America's Imperial Arrogance
America's Imperial Arrogance - by Stephen Lendman
Already waging multiple direct and proxy wars, will Obama dare launch more? Views differ. Some believe budget constraints contain him. Others say imperial aims matter most.
Heading into an election year adds further complications for and against more war. Will presidential aspirants anger voters advocating it? Republican hawks aren't worried. Will Obama launch it when public sentiment wants current ones ended? Don't bet against it, whatever he says.
With growing rage against the system, changing the subject may work best distracting it. At issue is hoping fear resonates more than human need and grievances.
Fake threats provide pretexts for militarism, wars, occupations, higher defense budgets, domestic repression, and elevating national security state priorities above others.
America is a rogue terror state, an imperial predator. Unchallenged global dominance is planned. All nations it doesn't control are targeted. It was Saddam's undoing, Gaddafi's also as well as others post-WW II, including democrats, despots and others in between.
Since last winter, Syria was targeted. Externally generated violence rages. Regime change is planned. Whether or not successful, is Iran next? The fullness of time will tell.
One View from Britain
Commenting on UK reports about Britain preparing for war, London Guardian writer Simon Jenkins headlined, "America's itch to brawl has a new target - but bombs can't conquer Iran," saying:
What's suggested is "appalling." At risk is "armageddon engulfing the region." Iran poses no threat whatever. It's no "two-bit dictatorship" like Iraq, but neither was Libya and other past US targets.
Iran's "a nation of 70 million people, an ancient and proud civilization with a developed civil society (and) pluralist democracy.” Claiming belligerent nuclear ambitions is "massively overhyped." Absent evidence, it's entirely bogus.
Waging "war on Iran would be a catastrophe," aside from issues of international law and legitimacy to attack another nonbelligerent country.
Moreover, America's post-9/11 wars "have been a gigantic historic tragedy. They have not advanced western security one jot."
Of course, doing so wasn't intended. At issue is imperial dominance. Creating enemies further advances it. Ravaging the world one country at a time is planned. Iran's turn may come sooner or later. Conquering it is another matter, besides engulfing the entire region and threatening general war.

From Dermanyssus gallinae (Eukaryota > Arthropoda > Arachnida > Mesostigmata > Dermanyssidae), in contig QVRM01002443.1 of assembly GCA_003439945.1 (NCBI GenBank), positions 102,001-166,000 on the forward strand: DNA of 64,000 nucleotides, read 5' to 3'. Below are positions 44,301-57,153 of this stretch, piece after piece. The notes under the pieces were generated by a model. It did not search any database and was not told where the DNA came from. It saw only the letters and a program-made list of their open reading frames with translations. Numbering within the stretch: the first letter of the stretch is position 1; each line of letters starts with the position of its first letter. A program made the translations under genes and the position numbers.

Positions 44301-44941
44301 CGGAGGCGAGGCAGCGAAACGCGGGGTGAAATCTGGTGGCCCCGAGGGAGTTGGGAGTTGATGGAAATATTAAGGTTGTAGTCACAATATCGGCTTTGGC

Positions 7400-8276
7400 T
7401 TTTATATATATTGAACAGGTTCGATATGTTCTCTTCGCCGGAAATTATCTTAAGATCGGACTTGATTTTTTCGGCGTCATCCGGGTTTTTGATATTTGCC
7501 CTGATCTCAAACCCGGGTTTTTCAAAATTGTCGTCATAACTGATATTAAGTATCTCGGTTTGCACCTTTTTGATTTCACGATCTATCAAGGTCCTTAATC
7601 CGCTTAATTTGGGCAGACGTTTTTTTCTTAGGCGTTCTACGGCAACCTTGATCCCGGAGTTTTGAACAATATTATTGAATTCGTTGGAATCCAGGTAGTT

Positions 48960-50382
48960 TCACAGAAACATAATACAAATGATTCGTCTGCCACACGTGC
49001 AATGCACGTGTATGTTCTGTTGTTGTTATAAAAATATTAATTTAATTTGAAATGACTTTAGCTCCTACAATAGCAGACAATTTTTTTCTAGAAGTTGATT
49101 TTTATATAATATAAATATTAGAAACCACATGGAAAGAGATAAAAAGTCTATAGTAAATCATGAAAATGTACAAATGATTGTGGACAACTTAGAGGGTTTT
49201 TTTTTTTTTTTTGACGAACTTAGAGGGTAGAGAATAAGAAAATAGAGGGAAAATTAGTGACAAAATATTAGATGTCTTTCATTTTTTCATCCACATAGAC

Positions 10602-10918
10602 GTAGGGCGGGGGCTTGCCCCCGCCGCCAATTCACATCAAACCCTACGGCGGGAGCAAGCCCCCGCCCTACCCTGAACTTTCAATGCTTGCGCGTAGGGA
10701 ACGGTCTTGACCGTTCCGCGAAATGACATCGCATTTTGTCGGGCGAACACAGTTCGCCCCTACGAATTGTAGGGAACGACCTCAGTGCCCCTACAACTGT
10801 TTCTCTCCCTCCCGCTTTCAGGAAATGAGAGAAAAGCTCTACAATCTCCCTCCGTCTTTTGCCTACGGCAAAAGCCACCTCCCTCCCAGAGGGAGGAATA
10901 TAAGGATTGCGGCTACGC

"A virus seems to be running through the upper echelons of Washington and London." Add Israel to the mix, a longstanding regional menace. Together they comprise a rogue axis. With France, they revel in war, mass destruction, human slaughter, and for what?
Britain's been there before, building, then losing its empire. America's turn is next. Imperial arrogance is self-defeating. The same dynamic doomed past empires. None survived. What can't go on forever, won't.
Britain knows its history but didn't learn. Now it plays Bonnie to America's Clyde, or maybe it's the other way around. Either way they're junior partners. Arrogant hegemons play back seat to no one.
Perishing by the sword follows living by it unless planet earth goes first. Don't discount it given America's preemptive nuclear first strike policy. Be scared. Be very scared, regardless of whether attacking Iran is planned.
Hostile State Department Rhetoric
Either way, inflammatory rhetoric on Iran is real. The State Department publishes annual Country Reports on Terrorism.
In August, its 2010 report omitted obvious choices never included: namely, America, Britain, France and Israel. Other rogue states also qualify, but these top the list.
Instead, four countries were named - Cuba, Sudan (now its North after balkanization divided the country), Syria and Iran, called "the most active state sponsor of terrorism in 2010" with no evidence whatever proving it and clear proof pointing fingers at top unnamed choices.
Nonetheless, the State Department bogusly claimed:
"Iran's financial, material, and logistic support for terrorist and militant groups throughout the Middle East and Central Asia had a direct impact on international efforts to promote peace, threatened economic stability in the Gulf, and undermined the growth of democracy."
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